While the Publix that nearly neighbors my house may not be the beautiful elite female showcase that Robbie Hilson depicted in his recap of a stop by his local Coral Gables establishment, there is a certain perk of living in Tampa this time of the year. That perk is spring training.
On Tuesday, I made one of my many annual 10-minute road trips to the stadium formerly known as Legends Field. It is now, along with everything else in Tampa, named after some guy called Steinbrenner. I’ll set the beautiful scene for you.
The temperature was in the high 60s, the clouds that many originally thought would cause a rainy day were quickly fading from the sky and Derek Jeter was playing long toss with Alex Rodriguez for a historically iconic photo opportunity. I sat filled with content in the stands as a game between the New York Yankees and Pittsburgh Pirates was set to begin.
In my right hand was a cold Bud Light, my left held an open peanut shell. In other news, George Washington never told a lie, Abraham Lincoln lived in a log cabin and apple pie is delicious. God bless America.
A group of business people in the row behind me joked about what bad employees they were.
“I have to write up a deal when I get back to the office. It’s sure going to be creative,” a Polo-clad man said between gulps of Miller Lite.
“I don’t think I’m even going to make it back to the office today,” replied a female co-worker.
One of the professionals joked that there was nothing but “college kids, housewives and us here.” This was not true. Hank Steinbrenner was sitting one section over and looking as unlikeable as ever.
Somewhat lost in the midst of these spring time ramblings was a legitimately good spring training baseball game. C.C. Sabathia got the start for the Yankees, which sounded much more intimidating before his first pitch than after. Sabathia was quickly dominated by his first two batters, and that’s when the message came across the P.A. system.
“Batting third for the Pirates…Number 85…Lastings Milledge.”
The crowd was on the edge of their seats, feverishly booing the hated opponent. And by that, I mean that the entirety of the 9,187 fans in attendance were chuckling in indifference.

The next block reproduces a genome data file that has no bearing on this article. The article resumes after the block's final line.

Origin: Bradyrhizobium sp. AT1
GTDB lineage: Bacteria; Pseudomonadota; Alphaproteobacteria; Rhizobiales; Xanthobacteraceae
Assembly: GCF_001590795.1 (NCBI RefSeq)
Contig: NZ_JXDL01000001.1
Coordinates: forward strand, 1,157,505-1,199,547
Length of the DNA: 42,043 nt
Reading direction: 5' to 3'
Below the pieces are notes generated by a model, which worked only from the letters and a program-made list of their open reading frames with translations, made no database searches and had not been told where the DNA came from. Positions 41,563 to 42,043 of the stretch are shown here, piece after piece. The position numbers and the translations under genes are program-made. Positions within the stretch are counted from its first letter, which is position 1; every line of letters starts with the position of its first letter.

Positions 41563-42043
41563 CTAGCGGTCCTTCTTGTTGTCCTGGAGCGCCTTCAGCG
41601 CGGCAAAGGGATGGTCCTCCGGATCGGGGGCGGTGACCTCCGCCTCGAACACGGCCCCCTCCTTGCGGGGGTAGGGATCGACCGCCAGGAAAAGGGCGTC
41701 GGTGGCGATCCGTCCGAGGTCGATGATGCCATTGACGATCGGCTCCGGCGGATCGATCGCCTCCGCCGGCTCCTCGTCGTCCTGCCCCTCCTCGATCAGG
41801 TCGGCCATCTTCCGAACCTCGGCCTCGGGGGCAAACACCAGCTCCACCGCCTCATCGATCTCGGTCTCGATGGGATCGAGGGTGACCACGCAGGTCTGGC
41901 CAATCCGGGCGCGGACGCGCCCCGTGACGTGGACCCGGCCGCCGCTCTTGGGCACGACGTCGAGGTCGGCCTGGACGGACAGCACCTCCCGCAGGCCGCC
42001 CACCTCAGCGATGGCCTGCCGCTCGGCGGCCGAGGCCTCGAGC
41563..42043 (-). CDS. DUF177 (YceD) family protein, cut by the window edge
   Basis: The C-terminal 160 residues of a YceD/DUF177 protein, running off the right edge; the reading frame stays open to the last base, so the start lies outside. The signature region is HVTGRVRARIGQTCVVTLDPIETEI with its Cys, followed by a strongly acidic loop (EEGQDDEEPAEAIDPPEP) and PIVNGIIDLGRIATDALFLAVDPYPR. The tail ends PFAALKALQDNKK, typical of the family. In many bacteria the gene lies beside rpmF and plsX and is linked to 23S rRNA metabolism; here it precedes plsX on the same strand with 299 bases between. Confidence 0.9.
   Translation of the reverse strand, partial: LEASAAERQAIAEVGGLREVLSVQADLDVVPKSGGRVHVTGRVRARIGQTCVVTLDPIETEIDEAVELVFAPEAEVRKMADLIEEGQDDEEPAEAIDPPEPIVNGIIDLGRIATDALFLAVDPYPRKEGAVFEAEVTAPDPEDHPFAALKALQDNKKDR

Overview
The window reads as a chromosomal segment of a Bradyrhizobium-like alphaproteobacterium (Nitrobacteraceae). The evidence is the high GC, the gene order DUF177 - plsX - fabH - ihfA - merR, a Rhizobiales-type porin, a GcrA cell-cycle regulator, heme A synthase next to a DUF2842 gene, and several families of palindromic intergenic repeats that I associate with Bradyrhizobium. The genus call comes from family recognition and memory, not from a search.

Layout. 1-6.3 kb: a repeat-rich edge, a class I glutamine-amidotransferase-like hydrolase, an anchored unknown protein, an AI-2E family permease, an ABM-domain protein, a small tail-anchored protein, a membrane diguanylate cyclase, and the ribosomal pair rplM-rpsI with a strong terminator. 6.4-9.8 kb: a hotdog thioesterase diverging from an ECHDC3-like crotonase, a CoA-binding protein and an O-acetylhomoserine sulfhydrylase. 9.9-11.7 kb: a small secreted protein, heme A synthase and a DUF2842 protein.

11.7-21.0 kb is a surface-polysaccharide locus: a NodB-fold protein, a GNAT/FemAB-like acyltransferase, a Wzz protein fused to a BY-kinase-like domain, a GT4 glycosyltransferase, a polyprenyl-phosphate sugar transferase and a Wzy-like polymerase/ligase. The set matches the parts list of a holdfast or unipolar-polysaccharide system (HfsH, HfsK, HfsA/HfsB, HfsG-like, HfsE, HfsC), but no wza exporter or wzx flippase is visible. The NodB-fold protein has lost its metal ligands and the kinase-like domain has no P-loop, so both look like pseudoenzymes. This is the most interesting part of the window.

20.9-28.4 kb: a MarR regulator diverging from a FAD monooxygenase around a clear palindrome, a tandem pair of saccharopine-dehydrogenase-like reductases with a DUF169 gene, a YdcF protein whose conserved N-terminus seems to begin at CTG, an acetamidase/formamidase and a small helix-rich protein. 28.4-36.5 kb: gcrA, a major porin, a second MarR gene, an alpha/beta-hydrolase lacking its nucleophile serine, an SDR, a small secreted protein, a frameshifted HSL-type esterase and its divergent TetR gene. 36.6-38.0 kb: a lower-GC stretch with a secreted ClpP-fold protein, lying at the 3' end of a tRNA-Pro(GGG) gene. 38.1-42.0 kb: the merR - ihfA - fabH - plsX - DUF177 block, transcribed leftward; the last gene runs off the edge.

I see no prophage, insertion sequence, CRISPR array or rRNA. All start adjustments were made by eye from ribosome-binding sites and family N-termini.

After all, who cares about Milledge? Why should anyone care about Milledge?
On June 30, 2009, Milledge was traded to the Pittsburgh Pirates by the Washington Nationals. The move was hardly a blockbuster trade. The deal was your average “outfielder and reliever for another outfielder and reliever” kind of transaction. Hardly the groundbreaking following that Milledge may have garnered during his days as a super prospect.
Those who know Milledge probably remember him primarily for one reason. On June 4, 2006, Milledge hit his first career major league home run. This particular home run came in the bottom of the tenth inning and helped the New York Mets extend a game against the San Francisco Giants.
When Milledge returned to the outfield for the top of the 11th inning, he jubilantly ran by the crowd, exchanging high-fives with the Shea Stadium faithful the entire way out. The backlash that this simple sign of (gasp) passion and fun spawned was equivalent to the backlash against those who are caught with steroids or moral dilemmas, a glaring reminder of what is wrong with baseball.
Milledge was a rookie. He was supposed to know his place, act like he’s been there before, you’ve heard it all. To watch “Baseball Tonight” that evening, you would have thought that Milledge assaulted Tim Kurkjian’s mother. Much like walk-off celebrations and baseball games at night, the 21-year-old outfielder was ruining the sport. Baseball was dying a slow and disrespectful death.
Over the next three years, Milledge would go from super prospect to an everyday player who wasn’t even relevant enough to be a punchline. He was traded to the Nationals, a team where he could possibly get his chance as the star. His star power shined about as bright as a street corner Elvis impersonator.
After a time of futility in the nation’s capital, Milledge wound up on the doorstep of the Pirates, baseball’s favorite purgatory club. However, while most would mark the Pirates off as hopeless (and likely be correct), their lineup appears to have potential.
Starting off with OF Andrew McCutchen and continuing with names like Akinori Iwamura, Garret Jones and Ryan Church (who ironically was what the Mets received in their own Milledge trade), the Pirates are filled with young offense. Just ask Sabathia, who watched McCutchen frantically circle the bases around him repeatedly like a hungry shark. Or you could ask him about the home run that he gave up to Jones, the one that nearly cleared the Tampa Tribune Party Deck in right field as Nick Swisher just stared like a kid seeing a UFO.
The Pirates weakness is clear. It is pitching. Bad pitching is what will push them to the brink of 100 losses once again and send these promising players that I mentioned to contending teams in midseason trades.
As for Milledge, he now has a third chance to launch his career. He will be given every opportunity possible to make something out of this 2010 season. If he fails to make progress, expect the steel city to be his final stop in an underwhelming career.
If he shows the potential that scouts once flocked to, he may be up for an eventual promotion out of purgatory.